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Industry Alert – Warning of Fake Buyers in Real Estate Transactions


The Financial and Consumer Services Commission is warning real estate agents, mortgage brokers and other professionals working in the real estate industry to be aware of ‘fake buyers’. There have recently has been cases of reported fake buyers attempting to get money through a real estate transaction.  Although it isn’t always clear exactly how the scam will unfold, in one reported local situation, an agent was targeted by a fake buyer and the fraud was only discovered on the closing date of the sale. This scam resulted in the home owner missing out on legitimate sales opportunities. 

The Commission is also aware of an instance where a local mortgage broker was contacted by a real estate salesperson in another jurisdiction regarding a prospective client looking to proceed with a financial application on a residential property outside of New Brunswick. The client was a scam artist looking to wire transfer an amount of money for a deposit. While the situations are not exactly the same, they presented some common red flags.

The red flags that may help identify a fake buyer are:

  • The buyer only makes contact via email and/or text message.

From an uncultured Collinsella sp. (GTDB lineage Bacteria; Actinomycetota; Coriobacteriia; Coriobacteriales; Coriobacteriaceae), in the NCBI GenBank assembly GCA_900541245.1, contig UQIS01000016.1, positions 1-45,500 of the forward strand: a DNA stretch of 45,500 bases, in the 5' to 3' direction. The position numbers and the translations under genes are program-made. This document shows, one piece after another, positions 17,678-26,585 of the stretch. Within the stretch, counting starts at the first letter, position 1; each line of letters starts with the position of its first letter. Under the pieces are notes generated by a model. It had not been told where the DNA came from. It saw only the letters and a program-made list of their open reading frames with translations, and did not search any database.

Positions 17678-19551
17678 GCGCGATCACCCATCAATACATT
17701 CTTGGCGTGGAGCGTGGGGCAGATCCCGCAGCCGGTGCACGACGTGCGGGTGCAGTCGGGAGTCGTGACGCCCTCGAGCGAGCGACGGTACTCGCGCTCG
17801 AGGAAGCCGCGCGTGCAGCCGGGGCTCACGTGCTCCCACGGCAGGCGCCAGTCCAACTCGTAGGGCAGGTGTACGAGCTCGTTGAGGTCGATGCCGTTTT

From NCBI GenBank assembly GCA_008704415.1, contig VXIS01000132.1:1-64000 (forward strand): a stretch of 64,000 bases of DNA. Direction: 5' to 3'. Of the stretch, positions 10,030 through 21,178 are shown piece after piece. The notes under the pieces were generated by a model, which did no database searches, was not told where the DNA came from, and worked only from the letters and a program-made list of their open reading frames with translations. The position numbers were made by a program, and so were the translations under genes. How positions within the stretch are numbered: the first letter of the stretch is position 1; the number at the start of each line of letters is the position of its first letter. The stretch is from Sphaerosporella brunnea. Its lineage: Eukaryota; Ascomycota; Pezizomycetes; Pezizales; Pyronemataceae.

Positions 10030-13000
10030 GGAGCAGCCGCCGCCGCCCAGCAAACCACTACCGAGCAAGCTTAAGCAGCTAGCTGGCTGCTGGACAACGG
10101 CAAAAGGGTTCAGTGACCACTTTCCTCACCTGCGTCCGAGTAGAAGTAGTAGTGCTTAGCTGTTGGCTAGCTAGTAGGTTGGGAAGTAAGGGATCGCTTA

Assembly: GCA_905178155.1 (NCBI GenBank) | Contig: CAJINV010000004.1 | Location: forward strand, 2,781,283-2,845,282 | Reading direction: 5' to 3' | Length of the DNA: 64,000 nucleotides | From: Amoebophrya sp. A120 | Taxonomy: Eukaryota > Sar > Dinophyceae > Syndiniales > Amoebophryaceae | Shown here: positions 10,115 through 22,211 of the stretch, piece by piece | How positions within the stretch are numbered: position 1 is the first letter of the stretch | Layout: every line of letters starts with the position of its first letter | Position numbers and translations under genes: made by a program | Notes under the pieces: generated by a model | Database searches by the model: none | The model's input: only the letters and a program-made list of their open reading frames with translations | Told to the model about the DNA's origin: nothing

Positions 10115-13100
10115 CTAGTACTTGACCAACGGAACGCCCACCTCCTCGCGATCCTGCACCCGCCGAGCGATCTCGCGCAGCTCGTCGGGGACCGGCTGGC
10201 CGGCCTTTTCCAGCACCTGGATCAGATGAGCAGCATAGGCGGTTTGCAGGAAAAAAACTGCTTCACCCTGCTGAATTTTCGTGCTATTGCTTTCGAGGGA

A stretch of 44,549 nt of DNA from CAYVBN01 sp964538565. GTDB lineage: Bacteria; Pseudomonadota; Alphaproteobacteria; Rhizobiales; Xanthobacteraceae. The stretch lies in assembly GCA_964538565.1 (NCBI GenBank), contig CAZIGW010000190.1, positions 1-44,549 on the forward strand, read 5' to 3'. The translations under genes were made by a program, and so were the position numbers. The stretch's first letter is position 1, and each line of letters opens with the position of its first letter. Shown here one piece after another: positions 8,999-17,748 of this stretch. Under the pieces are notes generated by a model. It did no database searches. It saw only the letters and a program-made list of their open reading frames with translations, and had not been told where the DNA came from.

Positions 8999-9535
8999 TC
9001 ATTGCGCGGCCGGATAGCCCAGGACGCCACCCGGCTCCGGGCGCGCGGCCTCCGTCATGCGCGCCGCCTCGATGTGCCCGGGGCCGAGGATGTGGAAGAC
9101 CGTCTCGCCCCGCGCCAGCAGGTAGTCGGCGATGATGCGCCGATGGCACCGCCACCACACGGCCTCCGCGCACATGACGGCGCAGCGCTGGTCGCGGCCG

• The buyer is willing to trust an agent they found on the internet without having a conversation or meeting in person.
  • The storyline follows a similar pattern, such as: the buyer is out of country or away from the area for a period of time. Their story also displays many twists and turns, including: time zone differences, details about travel and/or jet lag, and other complications that pose obstacles to having a conversation over the phone. In some cases, they may even refer you to speak with a third-party on their behalf.
  • The buyer wants to purchase a property sight unseen, sometimes in a community that they know nothing about. The buyer may also omit to ask questions that a typical buyer would ask.
  • He or she may be eager to overshare financial arrangements, or provide official looking documentation, such as forged bank letters.

In all cases, it is important to practice due diligence and ensure you verify the identity of a prospective client. Below are some suggested best practices:

  • Confirm all documentation (ie: driver’s licence, government issued-ID) to ensure identity, especially if you don’t meet the client in person and are dealing exclusively via email or text message.
  • Avoid sending or sharing sensitive information via email.
  • Verify with the bank that the funds have cleared before completing a transaction.
  • Trust your instinct. If something seems off with the client or transaction, practice further due diligence before proceeding.

In February, the Law Society of New Brunswick also posted a fraud alert related to this type of scam.

Be aware that these scams can be extremely convincing, and are becoming more frequent and are constantly evolving. Always report this type of fraudulent activity to the Financial and Consumer Services Commission and the police. Being vigilant, thinking critically and using best practices for knowing your client is the best defense against fraud.